Quebec wines slowly making way to grocery store shelves
Quebec wine producers say decades of government regulation and bungling have made it impossible for them to profit—for now, at least—from a new law that permits them to sell their products in the province's grocery stores for the first time.
But officials with Quebec's food retailers' association, which championed the changes contained in the new law, say the criticism is just sour grapes and that wine makers should focus on the longer term.
"Sure it's good news, but it was ten years too late in coming," Yvan Quirion, president of the Quebec Winegrowers Association, said about Bill 88.
Introduced in mid December, Bill 88 allows the roughly 125 Quebec vintners with artisanal licenses to deliver and sell their wines to the province's grocery permit holders.
Quebec-made wines could only previously be purchased at wineries and in government-owned liquor stores, or SAQs.
The new law also modifies a labeling rule that prohibited wine sold in grocery stores from having labels with information on origin and the type of grape used.
It also permits microbrewers to now sell beers for consumption elsewhere to people who visit their breweries.
"It was essential to modernize our legislation in order to support artisans, by opening doors to new points of sale that will allow them to shine," Quebec Finance Minister Carlos Leitao said when Bill 88 came into effect on Dec. 21.
Days earlier, grocery giant Metro announced that it had signed supply deals with a half-dozen of Quebec's biggest wine makers.
"Since the launch of our buy-local program in 2013 we are working to optimize the accessibility and promotion of local products," Marie-Claude Bacon, Metro's director of corporate affairs was quoted as saying in a press release. "We can't wait to begin applying this principal to Quebec wines and to help our customers discover more local products."
The problem, says Quirion, who is one of his association's largest producers, is that no Quebec vintner has the production capacity needed to fully supply a major chain like Metro.
"At best there are five or six who could maybe supply 50-70 stores on a regional scale," he said. "I've been getting calls and emails every day from grocers looking for product. But I simply don't have extra inventory, nobody does."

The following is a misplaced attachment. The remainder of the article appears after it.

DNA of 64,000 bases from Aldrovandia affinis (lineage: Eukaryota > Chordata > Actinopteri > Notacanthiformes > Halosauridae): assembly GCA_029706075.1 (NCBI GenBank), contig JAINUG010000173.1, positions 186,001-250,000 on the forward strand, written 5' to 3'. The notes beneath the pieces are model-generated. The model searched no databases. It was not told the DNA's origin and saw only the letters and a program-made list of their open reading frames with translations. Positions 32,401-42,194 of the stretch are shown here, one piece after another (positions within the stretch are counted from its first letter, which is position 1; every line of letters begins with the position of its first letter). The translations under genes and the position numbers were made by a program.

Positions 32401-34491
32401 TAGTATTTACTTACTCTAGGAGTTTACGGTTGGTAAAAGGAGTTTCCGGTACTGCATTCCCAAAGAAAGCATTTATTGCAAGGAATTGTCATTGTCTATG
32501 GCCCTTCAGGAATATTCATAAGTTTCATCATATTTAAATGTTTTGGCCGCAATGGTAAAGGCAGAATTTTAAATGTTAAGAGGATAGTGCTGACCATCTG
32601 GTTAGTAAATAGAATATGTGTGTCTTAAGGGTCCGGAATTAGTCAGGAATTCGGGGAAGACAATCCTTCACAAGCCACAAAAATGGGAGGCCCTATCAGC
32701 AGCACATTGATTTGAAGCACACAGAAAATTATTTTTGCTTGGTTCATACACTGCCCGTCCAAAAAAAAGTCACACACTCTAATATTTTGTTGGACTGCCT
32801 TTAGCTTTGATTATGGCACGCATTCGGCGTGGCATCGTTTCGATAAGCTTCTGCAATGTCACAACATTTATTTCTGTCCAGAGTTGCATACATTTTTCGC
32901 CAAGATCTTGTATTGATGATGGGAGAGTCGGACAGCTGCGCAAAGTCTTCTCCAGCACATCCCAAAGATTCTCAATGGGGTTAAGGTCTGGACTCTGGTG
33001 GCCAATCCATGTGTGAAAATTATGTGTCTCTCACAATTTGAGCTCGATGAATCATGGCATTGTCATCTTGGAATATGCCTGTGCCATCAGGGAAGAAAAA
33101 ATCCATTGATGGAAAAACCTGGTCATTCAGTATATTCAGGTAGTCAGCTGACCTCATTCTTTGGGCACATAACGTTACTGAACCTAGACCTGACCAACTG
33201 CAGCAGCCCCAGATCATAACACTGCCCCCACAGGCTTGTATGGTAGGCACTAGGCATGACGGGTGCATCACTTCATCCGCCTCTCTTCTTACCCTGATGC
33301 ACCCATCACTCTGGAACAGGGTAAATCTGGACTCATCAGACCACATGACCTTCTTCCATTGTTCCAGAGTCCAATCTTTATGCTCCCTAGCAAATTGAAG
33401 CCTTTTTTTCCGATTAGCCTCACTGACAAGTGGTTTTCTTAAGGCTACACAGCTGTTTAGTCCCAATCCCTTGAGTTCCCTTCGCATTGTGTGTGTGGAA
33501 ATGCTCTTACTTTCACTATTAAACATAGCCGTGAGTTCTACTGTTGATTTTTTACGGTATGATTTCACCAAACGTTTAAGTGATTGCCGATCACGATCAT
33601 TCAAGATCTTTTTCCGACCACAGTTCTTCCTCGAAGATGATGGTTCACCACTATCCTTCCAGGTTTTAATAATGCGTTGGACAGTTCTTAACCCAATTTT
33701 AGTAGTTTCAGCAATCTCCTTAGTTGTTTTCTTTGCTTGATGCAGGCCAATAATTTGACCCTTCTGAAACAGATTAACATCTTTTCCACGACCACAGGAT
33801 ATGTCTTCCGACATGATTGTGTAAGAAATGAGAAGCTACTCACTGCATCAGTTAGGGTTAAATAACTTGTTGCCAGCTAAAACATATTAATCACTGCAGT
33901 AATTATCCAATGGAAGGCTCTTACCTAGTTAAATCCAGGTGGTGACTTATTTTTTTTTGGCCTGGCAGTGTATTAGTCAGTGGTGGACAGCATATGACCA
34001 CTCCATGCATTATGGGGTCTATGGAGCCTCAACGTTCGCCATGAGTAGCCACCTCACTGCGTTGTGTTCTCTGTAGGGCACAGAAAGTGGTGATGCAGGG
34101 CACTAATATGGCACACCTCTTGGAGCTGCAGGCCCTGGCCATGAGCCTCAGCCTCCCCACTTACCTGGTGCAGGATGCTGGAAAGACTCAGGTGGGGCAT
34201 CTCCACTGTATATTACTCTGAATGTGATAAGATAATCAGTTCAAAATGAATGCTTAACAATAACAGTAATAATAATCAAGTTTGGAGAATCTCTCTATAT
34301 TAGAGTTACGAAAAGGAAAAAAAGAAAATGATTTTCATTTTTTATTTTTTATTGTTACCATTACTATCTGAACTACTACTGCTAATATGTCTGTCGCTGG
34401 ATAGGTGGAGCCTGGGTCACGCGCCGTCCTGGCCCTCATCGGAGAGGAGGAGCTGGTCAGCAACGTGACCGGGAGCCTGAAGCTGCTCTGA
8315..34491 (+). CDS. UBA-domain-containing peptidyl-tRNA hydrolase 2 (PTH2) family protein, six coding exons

Quebec, he added, produces only 2 million bottles of wine a year, which represents a fraction of the 225 million bottles of wine sold annually in the province.
"We're a drop of water in the ocean," said Quirion.
He blames restrictive government policies for stunting the industry's growth in Quebec.
"We are decades behind Ontario and British Columbia, which produce as much as 100 million bottles," said Quirion. "Even Nova Scotia has surpassed us."
He said the suddenness of Bill 88 has left Quebec vintners flatfooted.
"It will take us five years to build the capacity needed to supply Quebec grocery stores, likely longer," said Quirion.
However the vice-president of the Association des détaillants en alimentation du Québec, which represents some 8,000 food retailers in the province, says the vintners are taking the wrong tack in regards to Bill 88.
"We lobbied for this law for a decade in order to give the same access to winemakers and craft alcohol makers that bakers and cheese makers and other Quebec producers enjoy," said Pierre-Alexandre Blouin.
Instead of lamenting their current inability to supply big and centralized distributors, Blouin said wine makers should instead steal a page from the fabulously successful development stories of food giants Agropur and Saputo and think small.
"It takes time to build a retail market," he said. "They should make deals with local grocers and grow slowly in step with their production capacity."